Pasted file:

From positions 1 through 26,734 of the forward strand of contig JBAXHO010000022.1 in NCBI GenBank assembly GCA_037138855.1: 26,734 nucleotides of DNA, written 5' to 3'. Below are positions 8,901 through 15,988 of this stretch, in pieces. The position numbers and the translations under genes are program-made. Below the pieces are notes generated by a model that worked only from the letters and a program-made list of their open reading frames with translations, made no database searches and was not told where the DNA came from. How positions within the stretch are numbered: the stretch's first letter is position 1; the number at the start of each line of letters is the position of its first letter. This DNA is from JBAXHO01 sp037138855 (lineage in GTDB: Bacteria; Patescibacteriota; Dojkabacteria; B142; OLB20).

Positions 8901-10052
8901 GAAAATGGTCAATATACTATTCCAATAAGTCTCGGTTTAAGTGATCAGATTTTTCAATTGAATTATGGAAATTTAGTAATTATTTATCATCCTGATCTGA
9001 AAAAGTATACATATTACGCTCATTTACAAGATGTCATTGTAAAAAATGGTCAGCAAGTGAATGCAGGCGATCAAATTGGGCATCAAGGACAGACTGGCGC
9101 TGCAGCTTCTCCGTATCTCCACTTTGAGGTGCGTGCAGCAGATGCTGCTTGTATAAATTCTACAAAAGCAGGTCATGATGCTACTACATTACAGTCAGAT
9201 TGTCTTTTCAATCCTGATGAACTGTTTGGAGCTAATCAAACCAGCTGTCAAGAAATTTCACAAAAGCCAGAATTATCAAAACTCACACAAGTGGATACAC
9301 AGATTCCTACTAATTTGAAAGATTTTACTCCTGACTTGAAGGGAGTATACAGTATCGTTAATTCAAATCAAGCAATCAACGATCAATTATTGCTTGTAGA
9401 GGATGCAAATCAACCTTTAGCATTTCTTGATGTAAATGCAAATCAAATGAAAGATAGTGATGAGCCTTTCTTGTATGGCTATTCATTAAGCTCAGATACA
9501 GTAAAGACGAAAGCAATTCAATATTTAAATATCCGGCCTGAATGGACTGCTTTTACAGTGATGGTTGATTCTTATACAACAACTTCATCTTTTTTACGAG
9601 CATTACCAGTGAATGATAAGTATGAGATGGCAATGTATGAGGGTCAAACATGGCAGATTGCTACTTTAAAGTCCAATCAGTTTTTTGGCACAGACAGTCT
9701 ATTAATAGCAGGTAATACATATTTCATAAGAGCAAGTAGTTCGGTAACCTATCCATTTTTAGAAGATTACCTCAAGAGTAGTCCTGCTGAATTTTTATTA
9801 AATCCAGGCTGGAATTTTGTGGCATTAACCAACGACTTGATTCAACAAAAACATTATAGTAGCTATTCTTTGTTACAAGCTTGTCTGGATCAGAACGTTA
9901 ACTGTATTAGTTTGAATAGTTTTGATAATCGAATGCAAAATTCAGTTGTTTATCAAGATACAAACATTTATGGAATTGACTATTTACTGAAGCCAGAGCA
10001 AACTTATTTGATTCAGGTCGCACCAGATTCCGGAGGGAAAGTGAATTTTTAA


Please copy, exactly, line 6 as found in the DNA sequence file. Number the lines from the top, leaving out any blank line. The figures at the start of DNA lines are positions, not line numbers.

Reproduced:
9201 TGTCTTTTCAATCCTGATGAACTGTTTGGAGCTAATCAAACCAGCTGTCAAGAAATTTCACAAAAGCCAGAATTATCAAAACTCACACAAGTGGATACAC